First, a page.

Intracranial hypertension is also thought to increase the likelihood of herniation of CSF into the sella turcica, especially if the diaphragma sellae is already compromised. The most common neuroimaging finding in patients with idiopathic intracranial hypertension (also known as pseudotumor cerebri) is empty sella.[5] Many different pathologies causing increased CSF pressures have correlations with PES, including brain tumors, idiopathic intracranial hypertension (pseudotumor cerebri), intracranial thrombosis, and hydrocephalus. The resolution of empty sella on imaging after treatment of intracranial hypertension illustrated further evidence that intracranial hypertension can cause empty sella.[6]

The last proposed mechanism causing empty sella involves an initial enlargement of the pituitary gland followed by a later decrease in gland size, creating an empty space where CSF can accumulate.[7] Examples include a normal increase in pituitary volume during pregnancy and lactation and then spontaneous regression in pituitary volume during menopause in women.

SES, on the other hand, is much more common than PES. It could be the result of treating a pituitary adenoma (by either drugs, surgery, or radiotherapy), spontaneous regression of the pituitary gland under different circumstances, postpartum pituitary necrosis (also known as Sheehan syndrome), or lymphocytic hypophysitis.[3]

History and Physical

History and physical exam are typically normal in patients with empty sella syndrome because the endocrine function is usually intact. The most common symptom associated with ESS is a headache. There is a lack of evidence to support ESS as the cause of the headache. Many experts believe that the association exists because the headache of any unrelated cause prompted imaging of the head, leading to the incidental discovery of the empty sella. Other authors consider the possibility that increased intracranial pressure and possible herniation cause headaches; however, no confirmation of this theory exists either.

Spontaneous cerebrospinal fluid rhinorrhea is possible, as is visual field impairment; however, both of these presentations are rare.[8]

Endocrine abnormalities are present in less than 20% of cases of empty sella. If the pituitary function is compromised, history and physical exam can be consistent with any or all pituitary hormone deficiencies.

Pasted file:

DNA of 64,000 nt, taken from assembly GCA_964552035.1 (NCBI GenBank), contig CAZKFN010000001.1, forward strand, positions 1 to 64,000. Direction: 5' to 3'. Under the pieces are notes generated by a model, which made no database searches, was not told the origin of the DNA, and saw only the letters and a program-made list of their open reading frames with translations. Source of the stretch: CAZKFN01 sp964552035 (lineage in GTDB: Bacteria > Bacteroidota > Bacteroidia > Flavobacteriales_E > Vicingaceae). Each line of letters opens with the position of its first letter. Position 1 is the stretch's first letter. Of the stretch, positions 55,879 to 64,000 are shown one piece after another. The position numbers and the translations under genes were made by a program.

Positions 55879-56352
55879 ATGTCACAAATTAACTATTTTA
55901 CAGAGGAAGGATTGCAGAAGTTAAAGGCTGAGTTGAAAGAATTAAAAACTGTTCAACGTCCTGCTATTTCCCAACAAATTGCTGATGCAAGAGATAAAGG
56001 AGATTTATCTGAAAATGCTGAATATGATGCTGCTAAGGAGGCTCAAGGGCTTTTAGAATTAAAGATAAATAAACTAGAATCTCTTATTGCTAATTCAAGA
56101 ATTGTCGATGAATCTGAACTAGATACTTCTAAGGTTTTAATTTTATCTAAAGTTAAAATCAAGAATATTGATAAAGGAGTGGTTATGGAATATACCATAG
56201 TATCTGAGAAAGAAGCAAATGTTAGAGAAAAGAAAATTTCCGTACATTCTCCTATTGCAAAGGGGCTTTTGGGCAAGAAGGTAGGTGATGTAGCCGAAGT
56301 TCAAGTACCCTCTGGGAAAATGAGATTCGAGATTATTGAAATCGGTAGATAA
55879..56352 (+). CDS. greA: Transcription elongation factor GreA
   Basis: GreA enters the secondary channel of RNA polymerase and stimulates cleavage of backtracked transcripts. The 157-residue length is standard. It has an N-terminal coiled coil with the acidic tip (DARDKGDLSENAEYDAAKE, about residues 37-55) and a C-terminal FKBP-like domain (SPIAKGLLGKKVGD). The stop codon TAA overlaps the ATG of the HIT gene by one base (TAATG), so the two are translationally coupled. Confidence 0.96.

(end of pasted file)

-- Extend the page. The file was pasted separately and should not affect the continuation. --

In recent case reports, there have been rare patient presentations with unusual symptoms and signs, like hyponatremia, acromegaly, and mental problems like dementia.[9][10]

Evaluation

Testing of the entire pituitary axis is appropriate and highly recommended in patients with empty sella syndrome after diagnosis; however, there is currently a lack of society-based guidelines.[11][12][13] In most cases, the pituitary function is normal (despite the abnormal appearance of the pituitary gland), but in some cases (around 20%), any, or all, of the pituitary hormone levels can be affected. Hyperprolactinemia and growth hormone deficiency appear to be the two most common findings in empty sella.[3][14] Hyperprolactinemia is present in 10 to 17% of cases and may result from a microprolactinoma or functional hyperprolactinemia.[2][14]

Growth hormone deficiency presents in 4 to 60% of cases, but its clinical significance in adults is unclear.[2][11] Gonadotropin deficiency is seen in 2 to 32% of cases, while adrenocorticotropin, thyroid-stimulating hormone, and antidiuretic hormone deficiencies are seen less frequently, around 1% each.[11]

The following labs are necessary for the evaluation of pituitary function in any patient found to have empty sella[15]:

  • Adrenal axis: Early morning fasting cortisol levels are a screening option for adrenocorticotropin (ACTH) deficiency, and overtly low cortisol levels less than 3.0 mcg/dL are consistent with adrenal insufficiency.[16] Morning cortisol levels greater than 11.0 (some authors suggest 14.0) mcg/dL make adrenal insufficiency very unlikely, while morning cortisol levels of 3.1 to 11.0 (14.0) mcg/dL are indeterminant and can warrant further testing, such as cosyntropin (ACTH) stimulation testing. If the morning cortisol level is low, an ACTH level should be obtained and correlated to the low am cortisol level to help differentiate primary from secondary/central adrenal insufficiency. Metyrapone testing can also assist in this diagnosis. If corticosteroid excess is suspected, an ACTH level again needs to be correlated with cortisol level, and a workup for Cushing disease should be the next step.